It is being claimed that demonitisation has broken the back of the Maoists by making all their cash worthless. But this is merely a short-term solution since in a few months, the Maoists will again get hold of the new currency. There is, however, another man, who is attacking the Maoist menace where it hurts with a more positive approach — by preventing recruits. Dilip Tirkey, three-time Olympian and former Indian hockey team captain, is giving young tribals from the Red Corridor hopes and dreams by picking up hockey sticks and putting down the guns.
By organising the world’s largest rural hockey tournament, the 39-year-old former full-back and deep-defender, now Rajya Sabha member, is telling the youth of his community that if he can do it, so can they. Under the aegis of the Dilip Tirkey Sports Research and Development Foundation, Tirkey has organised the Biju Patnaik Rural Hockey Championships, which has 1,500 teams comprising around 24,000 players competing with each other for three months.
The championships, which began on December 14 last year has teams from 900 villages in the tribal belts of three states — Odisha, Chhattisgarh and Jharkhand — part of the Naxal-infested Red Corridor. The matches, which are being played at 32 venues across the three states, will culminate in the final match on March 5, Biju Patnaik’s birth anniversary, at the Biju Patnaik Hockey Stadium in Rourkela.
In the presence of Vice-President Hamid Ansari, Odisha Chief Minister Navin Patnaik and a host of other former and current National hockey players, the once-shy Tirkey told thousands of young, enthusiastic tribals gathered for the inauguration not to join the Maoists.
“We do have a problem in our midst, and that is a few of our young friends have strayed from the path of righteousness. I also ask them to come back and pick up a hockey stick, instead of a gun,” said Tirkey.
These areas are characterised by unemployment, illiteracy, over-population, and most importantly, poverty, which is the prime breeding ground for Naxal recruits.
“This is the only chance we have of establishing what I call the ‘Hockey Order’ so that we can organise the youth towards an activity, which gives them a chance to get jobs in various sectors,” said Tirkey.
The Olympian, who too came from a very humble background, said “What would I have been if I hadn’t picked up a hockey stick?” It’s also about self-respect and giving back to a society which has given him so much.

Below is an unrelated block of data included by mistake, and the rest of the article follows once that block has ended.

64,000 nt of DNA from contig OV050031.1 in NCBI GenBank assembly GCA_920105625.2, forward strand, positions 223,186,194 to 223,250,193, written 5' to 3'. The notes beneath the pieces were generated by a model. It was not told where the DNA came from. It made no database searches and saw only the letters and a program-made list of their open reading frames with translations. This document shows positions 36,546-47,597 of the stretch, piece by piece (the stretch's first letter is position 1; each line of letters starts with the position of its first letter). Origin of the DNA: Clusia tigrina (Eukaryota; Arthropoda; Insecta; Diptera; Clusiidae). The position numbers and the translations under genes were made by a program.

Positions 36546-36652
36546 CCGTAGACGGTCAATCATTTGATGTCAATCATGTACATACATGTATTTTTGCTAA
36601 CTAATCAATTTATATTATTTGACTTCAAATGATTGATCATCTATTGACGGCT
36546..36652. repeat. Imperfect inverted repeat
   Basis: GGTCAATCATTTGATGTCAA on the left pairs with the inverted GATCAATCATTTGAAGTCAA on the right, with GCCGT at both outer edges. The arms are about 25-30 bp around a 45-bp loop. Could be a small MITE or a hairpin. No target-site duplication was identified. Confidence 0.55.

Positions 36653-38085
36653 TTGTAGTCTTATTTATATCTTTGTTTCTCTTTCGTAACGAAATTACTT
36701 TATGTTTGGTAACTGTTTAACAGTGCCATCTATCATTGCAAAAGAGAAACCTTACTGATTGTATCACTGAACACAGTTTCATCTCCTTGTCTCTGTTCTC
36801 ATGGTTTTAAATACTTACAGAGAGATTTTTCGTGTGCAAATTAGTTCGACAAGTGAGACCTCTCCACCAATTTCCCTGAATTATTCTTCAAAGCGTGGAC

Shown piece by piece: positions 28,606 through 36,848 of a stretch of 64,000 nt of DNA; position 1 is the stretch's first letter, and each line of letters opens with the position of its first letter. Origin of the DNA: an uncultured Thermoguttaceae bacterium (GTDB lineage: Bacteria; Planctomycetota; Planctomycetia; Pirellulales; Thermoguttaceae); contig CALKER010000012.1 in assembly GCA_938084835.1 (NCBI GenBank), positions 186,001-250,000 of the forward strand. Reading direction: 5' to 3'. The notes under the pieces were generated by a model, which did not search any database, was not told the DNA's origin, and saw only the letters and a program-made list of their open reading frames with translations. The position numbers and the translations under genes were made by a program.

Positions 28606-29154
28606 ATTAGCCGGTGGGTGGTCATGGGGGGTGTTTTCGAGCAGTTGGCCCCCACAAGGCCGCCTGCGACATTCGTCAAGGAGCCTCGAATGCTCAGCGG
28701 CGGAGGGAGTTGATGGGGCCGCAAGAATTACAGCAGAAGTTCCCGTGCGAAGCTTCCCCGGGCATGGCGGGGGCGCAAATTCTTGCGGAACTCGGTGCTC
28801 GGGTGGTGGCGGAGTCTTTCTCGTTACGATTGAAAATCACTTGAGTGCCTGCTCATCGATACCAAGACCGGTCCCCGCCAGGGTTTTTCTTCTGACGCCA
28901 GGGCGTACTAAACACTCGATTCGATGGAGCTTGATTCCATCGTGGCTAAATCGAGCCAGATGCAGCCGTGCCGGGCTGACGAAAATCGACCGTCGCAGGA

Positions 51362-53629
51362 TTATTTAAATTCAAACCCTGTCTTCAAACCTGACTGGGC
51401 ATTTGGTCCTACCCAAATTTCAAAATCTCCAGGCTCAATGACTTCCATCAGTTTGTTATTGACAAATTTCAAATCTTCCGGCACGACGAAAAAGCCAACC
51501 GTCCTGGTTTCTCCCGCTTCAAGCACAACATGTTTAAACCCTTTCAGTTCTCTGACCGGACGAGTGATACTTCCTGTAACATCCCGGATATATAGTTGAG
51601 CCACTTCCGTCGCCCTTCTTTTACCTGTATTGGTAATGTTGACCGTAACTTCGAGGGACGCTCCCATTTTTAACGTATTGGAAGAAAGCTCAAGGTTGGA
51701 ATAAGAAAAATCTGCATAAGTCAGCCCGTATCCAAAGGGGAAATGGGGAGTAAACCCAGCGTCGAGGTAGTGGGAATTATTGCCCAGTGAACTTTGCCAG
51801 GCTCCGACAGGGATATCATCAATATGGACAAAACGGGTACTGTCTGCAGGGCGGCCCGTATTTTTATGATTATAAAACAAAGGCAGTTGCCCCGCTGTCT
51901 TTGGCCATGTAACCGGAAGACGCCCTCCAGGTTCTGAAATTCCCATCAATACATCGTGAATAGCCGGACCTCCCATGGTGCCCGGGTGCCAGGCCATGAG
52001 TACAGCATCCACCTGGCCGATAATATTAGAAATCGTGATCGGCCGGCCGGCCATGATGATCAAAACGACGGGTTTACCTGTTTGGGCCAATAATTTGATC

“Trying to discipline youngsters cannot be just the job of educationists. Somewhere sport has to play a part,” says Tirkey. Tirkey began working on the tournament more than eight months ago. He admits that as all players are from poor and rural background, the logistics of getting them here and upto speed was a nightmare. However, now seeing their enthusiasm, he would like to see this turn into an all-India affair.
The Rajya Sabha MP and Navin Patnaik’s blue-eyed boy, Tirkey’s detractors have accused him of organising the championships with a political end in mind — helping him win the 2019 Lok Sabha elections from the area. “I don’t see anything wrong in what he is doing. If he is empowering the youth, why criticise that? Today he has brought forward hockey as an instrument for change. I think we should appreciate that,” said Shakti Singh, Santosh Trophy footballer and friend.
Tirkey grew up in the underdeveloped district of Sundergarh and put it on the country’s map with his hockey exploits. After retiring in 2010, he was nominated to the Rajya Sabha by the Biju Janata Dal. In 2014, Tirkey did run for the Lok Sabha on a BJD ticket from here but lost by a narrow margin. However, he rejects the possible political overtones of the tournament. “I am clear that this is a hockey event, and there is nothing political about it”.
The aim of the initiative is to scout for hockey talent, generate interest for the game among the youth and help them find the right path. Even if the championship is able to stop one tribal youth from picking up a gun and becoming a Naxal, it is a success, he adds.